Dark comedy explores unlikely protagonist in East Texas town

Reporter

“What you’re fixin’ to see is a true story.”

Richard Linklater’s film “Bernie” marks the Texas-born director’s triumphant return to the Lone Star state. Not since the cult hit “Dazed and Confused” has Linklater presented a more lovingly quirky depiction of Texas life. Linklater film veterans Jack Black and Matthew McConaughey star in this captivating modern southern gothic that proves truth is indeed stranger than fiction.

Set in the self-proclaimed “Best small town in Texas,” the film chronicles three fateful years in the life of the most popular man in town, Bernie Tiede (Black). Bernie’s happy-go-lucky nature and angelic singing voice greatly contrast with his career as a mortician, while simultaneously making him the best in the business. After planning the funeral of Mr. Nugent, the richest man in town, Bernie befriends the grieving Mrs. Nugent (played by seasoned actress Shirley Maclaine). The unconventional duo’s friendship takes a dark turn when elderly Mrs. Nugent become possessive of her only friend and begins subjecting Bernie to constant emotional abuse. One day, the abuse inflicted on kindhearted Bernie crosses a line, leaving District Attorney Danny Buck Davison (McConaughey) to sort out the gory details.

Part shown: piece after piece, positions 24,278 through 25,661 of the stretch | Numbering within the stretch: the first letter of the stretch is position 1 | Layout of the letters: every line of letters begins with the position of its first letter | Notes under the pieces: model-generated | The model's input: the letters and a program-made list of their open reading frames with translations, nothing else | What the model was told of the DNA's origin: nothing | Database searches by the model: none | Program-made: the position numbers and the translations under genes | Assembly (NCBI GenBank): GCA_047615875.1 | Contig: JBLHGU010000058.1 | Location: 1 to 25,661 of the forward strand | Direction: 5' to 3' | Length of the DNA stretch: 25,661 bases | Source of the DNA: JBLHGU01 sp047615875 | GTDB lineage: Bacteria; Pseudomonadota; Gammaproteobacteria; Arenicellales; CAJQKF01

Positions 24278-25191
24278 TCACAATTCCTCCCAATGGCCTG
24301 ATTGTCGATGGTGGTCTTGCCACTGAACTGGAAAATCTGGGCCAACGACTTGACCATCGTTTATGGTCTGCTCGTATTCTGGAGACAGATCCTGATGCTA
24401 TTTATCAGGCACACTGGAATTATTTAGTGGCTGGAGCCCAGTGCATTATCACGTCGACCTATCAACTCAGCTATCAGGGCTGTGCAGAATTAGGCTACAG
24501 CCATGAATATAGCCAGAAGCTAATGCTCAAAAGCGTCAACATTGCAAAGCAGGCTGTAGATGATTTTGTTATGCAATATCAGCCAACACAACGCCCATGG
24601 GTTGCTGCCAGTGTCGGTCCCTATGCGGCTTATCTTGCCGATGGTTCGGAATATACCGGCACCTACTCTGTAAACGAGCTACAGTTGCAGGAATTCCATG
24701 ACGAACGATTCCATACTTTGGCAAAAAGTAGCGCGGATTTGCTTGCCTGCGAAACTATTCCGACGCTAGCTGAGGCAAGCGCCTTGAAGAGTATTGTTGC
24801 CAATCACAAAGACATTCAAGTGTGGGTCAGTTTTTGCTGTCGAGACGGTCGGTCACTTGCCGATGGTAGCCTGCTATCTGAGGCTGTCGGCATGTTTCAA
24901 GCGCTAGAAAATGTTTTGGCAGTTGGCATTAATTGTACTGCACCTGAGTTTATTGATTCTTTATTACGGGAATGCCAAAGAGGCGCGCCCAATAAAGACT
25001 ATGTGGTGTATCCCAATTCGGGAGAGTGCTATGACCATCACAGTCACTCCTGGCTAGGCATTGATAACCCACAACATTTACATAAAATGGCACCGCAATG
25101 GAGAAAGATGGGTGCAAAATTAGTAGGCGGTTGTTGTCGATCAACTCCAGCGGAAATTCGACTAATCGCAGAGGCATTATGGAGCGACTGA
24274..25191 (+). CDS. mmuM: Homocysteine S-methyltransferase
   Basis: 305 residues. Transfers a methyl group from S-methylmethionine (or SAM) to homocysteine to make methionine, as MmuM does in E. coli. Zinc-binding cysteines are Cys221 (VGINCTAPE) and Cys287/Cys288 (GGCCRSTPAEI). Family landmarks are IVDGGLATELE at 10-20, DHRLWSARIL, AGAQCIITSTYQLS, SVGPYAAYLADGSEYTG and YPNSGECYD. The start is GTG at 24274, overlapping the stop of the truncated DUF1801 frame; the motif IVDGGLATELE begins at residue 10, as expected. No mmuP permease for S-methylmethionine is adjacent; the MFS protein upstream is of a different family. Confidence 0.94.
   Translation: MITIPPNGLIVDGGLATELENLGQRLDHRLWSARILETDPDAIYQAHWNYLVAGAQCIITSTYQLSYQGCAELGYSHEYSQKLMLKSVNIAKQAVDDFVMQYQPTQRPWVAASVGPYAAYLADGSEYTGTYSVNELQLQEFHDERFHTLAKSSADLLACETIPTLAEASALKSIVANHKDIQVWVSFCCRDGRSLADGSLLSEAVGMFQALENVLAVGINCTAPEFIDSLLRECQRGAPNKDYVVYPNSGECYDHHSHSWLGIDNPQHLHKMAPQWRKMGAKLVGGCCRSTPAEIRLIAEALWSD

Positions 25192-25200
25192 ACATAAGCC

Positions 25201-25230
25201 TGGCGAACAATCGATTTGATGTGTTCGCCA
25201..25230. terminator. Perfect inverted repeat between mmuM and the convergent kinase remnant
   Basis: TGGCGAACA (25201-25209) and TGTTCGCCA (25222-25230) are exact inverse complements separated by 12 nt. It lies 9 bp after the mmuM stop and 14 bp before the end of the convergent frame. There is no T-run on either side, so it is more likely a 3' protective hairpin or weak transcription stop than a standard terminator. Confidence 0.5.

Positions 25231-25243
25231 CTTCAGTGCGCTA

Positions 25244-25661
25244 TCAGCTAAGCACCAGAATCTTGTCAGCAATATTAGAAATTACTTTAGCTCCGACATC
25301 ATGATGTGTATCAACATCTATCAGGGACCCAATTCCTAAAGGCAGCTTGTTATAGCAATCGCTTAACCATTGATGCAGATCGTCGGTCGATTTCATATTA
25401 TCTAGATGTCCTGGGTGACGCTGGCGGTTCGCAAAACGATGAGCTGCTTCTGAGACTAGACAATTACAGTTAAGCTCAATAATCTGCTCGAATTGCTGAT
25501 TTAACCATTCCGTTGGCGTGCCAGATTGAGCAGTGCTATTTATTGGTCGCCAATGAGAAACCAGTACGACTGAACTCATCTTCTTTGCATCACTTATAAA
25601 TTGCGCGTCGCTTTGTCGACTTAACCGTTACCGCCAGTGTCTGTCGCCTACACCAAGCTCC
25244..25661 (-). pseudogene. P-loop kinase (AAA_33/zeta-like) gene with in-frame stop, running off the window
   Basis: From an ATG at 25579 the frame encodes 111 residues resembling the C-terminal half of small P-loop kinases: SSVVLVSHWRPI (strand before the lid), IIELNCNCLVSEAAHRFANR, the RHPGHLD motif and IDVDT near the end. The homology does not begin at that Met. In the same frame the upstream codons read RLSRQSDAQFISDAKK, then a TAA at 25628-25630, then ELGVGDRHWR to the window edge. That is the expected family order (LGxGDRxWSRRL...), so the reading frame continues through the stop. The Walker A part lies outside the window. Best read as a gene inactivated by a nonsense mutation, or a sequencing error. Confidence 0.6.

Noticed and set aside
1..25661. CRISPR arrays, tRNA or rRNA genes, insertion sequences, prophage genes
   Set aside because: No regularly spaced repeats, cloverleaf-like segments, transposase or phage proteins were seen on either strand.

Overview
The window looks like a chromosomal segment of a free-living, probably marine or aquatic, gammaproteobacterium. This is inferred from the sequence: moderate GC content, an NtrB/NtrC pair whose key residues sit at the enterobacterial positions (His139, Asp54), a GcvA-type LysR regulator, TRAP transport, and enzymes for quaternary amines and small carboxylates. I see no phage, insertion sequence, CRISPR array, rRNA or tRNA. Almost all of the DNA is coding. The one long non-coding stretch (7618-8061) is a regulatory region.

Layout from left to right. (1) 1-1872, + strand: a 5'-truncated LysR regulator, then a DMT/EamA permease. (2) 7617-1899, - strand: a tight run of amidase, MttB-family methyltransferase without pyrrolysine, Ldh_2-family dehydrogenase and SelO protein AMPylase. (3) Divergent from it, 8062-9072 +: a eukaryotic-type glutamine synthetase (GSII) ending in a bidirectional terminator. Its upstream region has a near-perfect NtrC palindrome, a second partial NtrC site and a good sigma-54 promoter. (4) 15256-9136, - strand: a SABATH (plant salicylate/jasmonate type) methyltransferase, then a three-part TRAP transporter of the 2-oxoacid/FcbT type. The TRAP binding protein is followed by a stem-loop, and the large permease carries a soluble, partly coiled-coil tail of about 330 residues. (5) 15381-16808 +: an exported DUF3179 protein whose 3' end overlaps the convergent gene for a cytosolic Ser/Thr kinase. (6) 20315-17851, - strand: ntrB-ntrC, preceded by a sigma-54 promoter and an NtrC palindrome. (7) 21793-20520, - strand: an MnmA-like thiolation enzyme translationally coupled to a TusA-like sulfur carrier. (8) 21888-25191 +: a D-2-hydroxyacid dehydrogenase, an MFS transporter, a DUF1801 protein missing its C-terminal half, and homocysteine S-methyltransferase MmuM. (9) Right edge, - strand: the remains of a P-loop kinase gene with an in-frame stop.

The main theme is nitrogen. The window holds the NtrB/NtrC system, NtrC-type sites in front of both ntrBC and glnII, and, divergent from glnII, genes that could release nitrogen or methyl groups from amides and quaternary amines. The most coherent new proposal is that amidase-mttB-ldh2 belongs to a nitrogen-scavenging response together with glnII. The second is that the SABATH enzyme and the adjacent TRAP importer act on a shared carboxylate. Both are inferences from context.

The movie is shot as a faux-documentary; talking head interviews with the town folk of Carthage, Texas guide the plot. While this unique narration technique could potentially be distracting, the town folk interviewed in “Bernie” prove so genuine and entertaining that they nearly steal the show, while greatly contributing to the film’s recurring theme of small town gossip.

While the subject matter is violent and can even be downright gruesome at times, any time a sequence becomes too unsettling or disturbing it is immediately, and humorously, juxtaposed by a jump cut to Bernie preforming an elaborate and entertaining musical number. Whether it is with the local church, community theatre or at a funeral, Jack Black’s unexpectedly able vocal performances will have fans of Tenacious D and Broadway theatre alike sharing an unexpected appreciation for this movie.

“Bernie” is a special kind of film, so delightfully off-beat and morbidly humorous that if it were not a true story, one might think the story was straight from the writings of Faulkner or O’Conner.

You would be hard-pressed to find a film as uniquely witty, savagely hilarious and downright entertaining anywhere else on Netflix.